The Jewish population of one small Polish town was wiped out in 1939. Jan Dalley uncovers a tragedy of war
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THIS month, most of the world is remembering some wartime experience - the great diaspora of suffering, endurance, guilt and shame that was the Second World War; the many legacies of Vietnam. Remembering is a sacred duty for the Jewish people; Theo Richmond's remarkable book is an extended essay in remembrance, not only of wartime tragedy but of a whole vanished way of life.

Born in England of Polish-Jewish parents (Ryczke was their name), the young Theo Richmond heard a word ringing through his childhood: Konin, the word for home. It is a small town now roughly in the centre of Poland, but after 1918 only a few dozen kilometres from the German border. Inhabitants of the region had, over the centuries, grown used to waves of hostility and annexation as their home territory was incorporated into this or that national entity. When in 1939 the massed ranks of the German army poured across the border into Poland, Konin was only a day or so away. It was one of the first towns to experience the policy of Judenrein, to be cleared of Jews.

From a flourishing, long-established shtetl complete with its fine synagogue, proud library, schools and markets, Konin became a town without a single Jewish inhabitant. Theo Richmond, whose father had crept out of his family home one day in 1912, leaving a note saying he was on his way to London, grew obsessed with the history of this vanished world, this murdered population. His quest to find Konin again - not so much to remember as to remake its reality - is this book, and, like all such intensely personal projects, it is often tortuous, sometimes infuriating, disquieting in the urgency of its obsession, but always astonishing.

Richmond's researches took him through Britain, to America and to Israel. He mapped the pre-war Jewish Koniners with meticulous attention, charting every family and their elaborate interrelationships, their occupations, ways of life, even their personalities. He gleaned and gathered, corresponded and questioned, deduced and devined. It took years; but he came to know hundreds of dead and dispersed people better than most of us know our own close families. Their dwellings were marked on his map. In his persistence, he struck extraordinary riches, and we readers strike them too: it is a book of anecdote piled on anecdote, sometimes haphazardly, stories and voices tumbling over each other, interspersed by Richmond's own.

There is Zalman Bayrach, born in Konin during the First World War, now an Israeli, whose childhood memories include the exact recipe for pickling cucumbers in barrels, and precisely how his mother made the Saturday challah. We hear of grinding poverty; of punishing religious observance; of the tightness of a community determined on self-preservation. There's the teenage boy who did the laundry for his widowed mother, so exhausted was she after her 14-hour working day, but who did it late at night so that the neighbours wouldn't know. There is Henry Kaplan, now living behind net curtains in suburban Harrow, who began life as one of Konin's few wealthy Jews - very unusually (since Jews were forbidden by law to own land) from a family who possessed a large estate and were accepted by their Polish neighbours.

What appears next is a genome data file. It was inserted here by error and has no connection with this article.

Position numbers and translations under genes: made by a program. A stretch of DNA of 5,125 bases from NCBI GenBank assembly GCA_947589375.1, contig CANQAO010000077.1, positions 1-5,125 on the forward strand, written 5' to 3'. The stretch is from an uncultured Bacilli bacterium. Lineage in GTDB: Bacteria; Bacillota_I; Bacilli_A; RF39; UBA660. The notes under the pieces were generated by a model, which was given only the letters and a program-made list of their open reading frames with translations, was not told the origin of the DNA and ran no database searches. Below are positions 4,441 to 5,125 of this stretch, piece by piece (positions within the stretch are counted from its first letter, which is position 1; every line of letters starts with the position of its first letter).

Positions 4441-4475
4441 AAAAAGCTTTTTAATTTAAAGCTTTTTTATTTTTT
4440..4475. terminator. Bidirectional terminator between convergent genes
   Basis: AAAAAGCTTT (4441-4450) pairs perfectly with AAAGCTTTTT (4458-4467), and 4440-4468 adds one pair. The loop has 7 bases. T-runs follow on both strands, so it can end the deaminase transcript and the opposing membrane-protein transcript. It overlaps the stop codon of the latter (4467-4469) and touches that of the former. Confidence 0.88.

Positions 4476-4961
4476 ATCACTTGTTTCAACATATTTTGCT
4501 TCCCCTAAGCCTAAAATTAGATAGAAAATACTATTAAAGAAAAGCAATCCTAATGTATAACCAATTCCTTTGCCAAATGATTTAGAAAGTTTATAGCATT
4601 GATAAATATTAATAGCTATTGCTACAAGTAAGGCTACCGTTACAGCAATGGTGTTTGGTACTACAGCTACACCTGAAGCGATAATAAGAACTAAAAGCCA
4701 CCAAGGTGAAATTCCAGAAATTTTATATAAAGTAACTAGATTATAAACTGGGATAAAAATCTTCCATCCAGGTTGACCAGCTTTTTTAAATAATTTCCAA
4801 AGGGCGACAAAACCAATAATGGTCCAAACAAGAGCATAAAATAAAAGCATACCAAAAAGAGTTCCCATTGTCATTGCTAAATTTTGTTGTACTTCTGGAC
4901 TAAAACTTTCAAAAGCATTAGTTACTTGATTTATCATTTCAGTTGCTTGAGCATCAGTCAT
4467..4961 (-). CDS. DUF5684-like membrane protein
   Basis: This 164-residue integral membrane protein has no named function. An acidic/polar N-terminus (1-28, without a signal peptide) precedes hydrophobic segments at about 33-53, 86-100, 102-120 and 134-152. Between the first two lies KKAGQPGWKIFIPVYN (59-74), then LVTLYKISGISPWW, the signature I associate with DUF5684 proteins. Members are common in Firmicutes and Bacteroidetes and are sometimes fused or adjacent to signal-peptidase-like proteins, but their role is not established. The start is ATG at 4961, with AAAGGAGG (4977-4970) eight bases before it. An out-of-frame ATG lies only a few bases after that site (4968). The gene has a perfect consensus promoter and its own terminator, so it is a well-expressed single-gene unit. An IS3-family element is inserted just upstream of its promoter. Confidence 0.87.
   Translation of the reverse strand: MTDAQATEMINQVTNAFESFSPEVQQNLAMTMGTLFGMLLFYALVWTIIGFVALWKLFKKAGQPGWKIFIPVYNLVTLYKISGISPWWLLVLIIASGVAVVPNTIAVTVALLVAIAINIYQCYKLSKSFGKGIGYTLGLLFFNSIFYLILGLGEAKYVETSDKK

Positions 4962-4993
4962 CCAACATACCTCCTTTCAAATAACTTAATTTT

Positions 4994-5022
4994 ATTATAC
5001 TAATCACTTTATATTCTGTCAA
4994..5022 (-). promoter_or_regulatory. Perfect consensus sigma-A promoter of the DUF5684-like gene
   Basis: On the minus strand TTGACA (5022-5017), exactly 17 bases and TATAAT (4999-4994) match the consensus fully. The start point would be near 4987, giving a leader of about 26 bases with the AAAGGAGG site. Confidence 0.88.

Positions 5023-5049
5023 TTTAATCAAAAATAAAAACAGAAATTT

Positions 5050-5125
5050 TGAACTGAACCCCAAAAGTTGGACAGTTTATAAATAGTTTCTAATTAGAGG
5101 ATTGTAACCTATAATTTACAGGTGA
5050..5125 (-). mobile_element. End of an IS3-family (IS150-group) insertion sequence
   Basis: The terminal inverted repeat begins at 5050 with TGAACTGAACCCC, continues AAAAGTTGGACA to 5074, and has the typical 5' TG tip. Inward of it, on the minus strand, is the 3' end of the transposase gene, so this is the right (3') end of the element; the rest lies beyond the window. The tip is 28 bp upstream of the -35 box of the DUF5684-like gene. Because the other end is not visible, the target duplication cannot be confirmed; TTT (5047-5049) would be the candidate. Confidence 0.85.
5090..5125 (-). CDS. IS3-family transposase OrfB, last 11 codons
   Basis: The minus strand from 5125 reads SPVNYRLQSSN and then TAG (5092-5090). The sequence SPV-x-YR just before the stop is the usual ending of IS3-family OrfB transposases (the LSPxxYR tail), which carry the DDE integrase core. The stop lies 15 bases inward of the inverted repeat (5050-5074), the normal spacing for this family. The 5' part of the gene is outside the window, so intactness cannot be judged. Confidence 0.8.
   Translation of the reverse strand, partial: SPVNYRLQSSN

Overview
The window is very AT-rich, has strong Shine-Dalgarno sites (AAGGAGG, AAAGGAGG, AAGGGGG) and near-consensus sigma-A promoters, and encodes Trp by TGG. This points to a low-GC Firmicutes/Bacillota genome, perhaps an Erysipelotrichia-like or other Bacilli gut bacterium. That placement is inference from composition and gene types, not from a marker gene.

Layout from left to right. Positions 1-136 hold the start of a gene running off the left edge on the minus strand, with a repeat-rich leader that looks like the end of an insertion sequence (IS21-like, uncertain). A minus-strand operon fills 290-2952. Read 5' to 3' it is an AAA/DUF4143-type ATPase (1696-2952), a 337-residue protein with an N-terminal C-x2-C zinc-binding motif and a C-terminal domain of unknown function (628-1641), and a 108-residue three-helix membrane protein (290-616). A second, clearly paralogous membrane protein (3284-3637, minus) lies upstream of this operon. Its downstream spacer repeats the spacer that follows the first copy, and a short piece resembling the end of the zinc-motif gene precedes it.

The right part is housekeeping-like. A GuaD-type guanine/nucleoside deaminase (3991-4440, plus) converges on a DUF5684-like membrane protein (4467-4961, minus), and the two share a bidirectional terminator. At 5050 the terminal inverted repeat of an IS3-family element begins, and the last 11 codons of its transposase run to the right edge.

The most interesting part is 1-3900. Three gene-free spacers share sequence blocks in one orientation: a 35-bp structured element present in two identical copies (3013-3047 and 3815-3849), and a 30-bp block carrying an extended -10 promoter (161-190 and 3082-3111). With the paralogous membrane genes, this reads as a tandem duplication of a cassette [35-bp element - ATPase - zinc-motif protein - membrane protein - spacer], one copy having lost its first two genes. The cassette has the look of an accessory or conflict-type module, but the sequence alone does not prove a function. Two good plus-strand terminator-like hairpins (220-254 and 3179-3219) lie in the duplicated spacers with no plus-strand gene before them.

Layer upon layer, haphazardly, these testimonies build up to a vivid picture of the community. And, as if worried that he might leave some gaps, Richmond sets himself little topics: lavatory arrangements, for instance, or the exact methods of teaching in the boys' cheder (religious school). Here, sometimes, I wanted more comparison with the contemporary non-Jewish population - was it only Jews who went to the loo like this, or (as we suppose) everyone of the same economic level?

All this is the archaeology of pre-war life. But of course, every one of Richmond's interviewees has another, more dreadful story to tell; each is a survivor of the Holocaust, remnant of a lost world. Although Richmond carefullly documents the progress of the Nazis across the Konin area, the successive deportations, selections, lootings and murders, the full train of the horror, he weaves the individual testimonies of the Shoah in and out of his travels and researches, bundles them up with quotidien reminiscences. Perhaps this is the only way he could bear to write it; it is almost certainly the only way we could read it. These are stories that can't be retold here, without diminshing them. For in these stories of horror, torture, endurance beyond credibility, cruelty beyond imagining is summed up the whole of the Holocaust, the worst monstrosity that humankind has ever devised.

Richmond's huge achievement, in this peculiar and triumphant book, is that he just lets people speak. There is no undue sentimentality; we are the ones who cry. He is sharp-eyed about the "survivor syndrome", about obsession and denial, about the effect on families. He is level-headed about Jewish absurdities and foibles. When at last he actually visits Konin, it is almost an anti-climax, but the empty spaces where such teeming life once was are by now as eloquent to us as to him. One Koniner, now British, who decided not to make a similar visit, said:

"I would not go back ... it is too sad to return to the grave. Where is the grave? Was it where my father went to the gas chamber? Or the forest where my brother was killed fighting for Poland, for freedom?" He has two grown-up daughters; they scarcely know the name of the place.

! 'Konin: A Quest' is published by Jonathan Cape at £18.99.